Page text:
Monday, 23 January 2017

Revit User Interface: The Filters Dialog Box

I am not sure I could model without filters. How do Revit LT users work without them? (Revit LT doesn't have filters). As good as filters are, there is certainly room for improvement. For example, do we really need the 'Add Filters' dialog box you see when you access filters through the visibility graphics? To add a newly created filter to the visibility graphics, you click 'add', then you have to click Edit/New to actually create the new filter. So you create your filter, go back to the 'Add Filter' dialog box, find the new filter in the list and click 'add'. It's just not as simple as it could be. The separate Edit/New button in the visibility graphics dialog box is even more useless.

So, it got me thinking, why don't I come up with my own?? Did you notice anything different about the filters dialog box in the image above? 

My Proposed New Filters Dialog Box Explained

A good interface is an intuitive interface. Relevant tool, all at your finger tips.
Revit suffers from too many hidden settings, behind layers & layers of dialog boxes. (Yes, stairs & railings, I am thinking of you!)
I kept this in mind when creating this new filters dialog box interface. The intention was not to redesign the style of the interface, but to simply add more functionality & tools I felt are relevant when using filters.

My Proposed Filters Dialog Box

1. Add Filter: As mentioned earlier, I have proposed to delete the little 'Add Filters' dialog box we get when working through the visibility graphics. This new icon adds the selected filter/s to the visibility graphics. It is only active when you access the filters via the visibility graphics.

2. Save Graphic Overrides: We have all wished for it. There are add-ins to help us with it. The ability to save the graphic overrides with the filter so when we apply it to a view, we don't have to manually match overrides with previously setup filters.
Click this new icon to open the 'Global Filter Graphics' [3]. Assign your overrides and they will save to the filter. When you add the filter to the visibility graphics, if there are overrides applied they will automatically populate. To easily identify which filters have global graphics saved to them I have borrowed something from the family environment when using instance parameters. When we assign an instance parameter in a family, we see the word '(default)' in the type settings, so we can easily identify instance parameters whilst building a family. In this case, we get the word '(graphics)'.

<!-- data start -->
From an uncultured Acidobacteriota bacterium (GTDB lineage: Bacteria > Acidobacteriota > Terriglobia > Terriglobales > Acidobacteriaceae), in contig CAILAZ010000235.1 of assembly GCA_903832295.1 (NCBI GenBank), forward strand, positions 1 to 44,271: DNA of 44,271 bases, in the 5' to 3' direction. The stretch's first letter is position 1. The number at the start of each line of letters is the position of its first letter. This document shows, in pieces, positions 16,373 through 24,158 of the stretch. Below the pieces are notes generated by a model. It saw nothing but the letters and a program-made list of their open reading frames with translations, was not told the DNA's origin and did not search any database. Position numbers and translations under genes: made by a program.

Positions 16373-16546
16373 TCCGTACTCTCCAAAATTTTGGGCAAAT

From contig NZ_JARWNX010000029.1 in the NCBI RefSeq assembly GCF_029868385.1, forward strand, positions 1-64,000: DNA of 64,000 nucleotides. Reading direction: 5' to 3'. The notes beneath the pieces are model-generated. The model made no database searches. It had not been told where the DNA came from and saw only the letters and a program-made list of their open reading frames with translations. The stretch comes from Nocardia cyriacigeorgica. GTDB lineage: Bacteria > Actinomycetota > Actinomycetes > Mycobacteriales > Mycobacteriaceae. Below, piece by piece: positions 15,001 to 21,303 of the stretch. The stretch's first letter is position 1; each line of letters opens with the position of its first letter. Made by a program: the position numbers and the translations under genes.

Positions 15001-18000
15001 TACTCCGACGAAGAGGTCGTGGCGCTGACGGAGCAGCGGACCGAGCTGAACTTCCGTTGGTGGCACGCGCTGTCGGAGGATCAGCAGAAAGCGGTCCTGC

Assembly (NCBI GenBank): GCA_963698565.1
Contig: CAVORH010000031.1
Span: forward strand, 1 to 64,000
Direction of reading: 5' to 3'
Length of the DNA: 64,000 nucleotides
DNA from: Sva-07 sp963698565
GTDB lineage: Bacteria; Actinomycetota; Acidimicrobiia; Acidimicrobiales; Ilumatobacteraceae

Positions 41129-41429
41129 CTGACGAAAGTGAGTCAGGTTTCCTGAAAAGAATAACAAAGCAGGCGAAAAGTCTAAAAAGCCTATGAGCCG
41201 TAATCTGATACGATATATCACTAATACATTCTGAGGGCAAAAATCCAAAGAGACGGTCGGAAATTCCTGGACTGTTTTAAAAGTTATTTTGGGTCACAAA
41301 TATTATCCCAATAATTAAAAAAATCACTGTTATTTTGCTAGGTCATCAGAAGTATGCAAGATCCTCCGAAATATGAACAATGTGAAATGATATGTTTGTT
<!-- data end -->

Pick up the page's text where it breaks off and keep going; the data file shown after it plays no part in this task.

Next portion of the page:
3. Global Filter Graphics: You will recognise these tools from 'View-specific element graphics', We want consistency with familiar interfaces. This panel is a fly out panel, similar in operation to the view range or editing wall assembly dialog boxes. This fly out opens (if closed) when you press [2] Save Graphic Overides.

4. Reset: This is not a new button, but Reset will not only reset the overrides, but prompt you with a warning asking if you wish to 'reset' the overrides globally. If you click No, the overrides already applied in other views will remain, but no longer be controlled globally throughout the model.

5. Show / Hide Graphics Panel: A simple button to open or close the Global Filter Graphics.

6. Add Filter to selected View Templates: Sometimes we have to create a new filter that we would like to apply to multiple view templates. After creating the filter, this icon opens the View Templates dialog box, allowing you to select one or multiple view templates to apply the new filter to.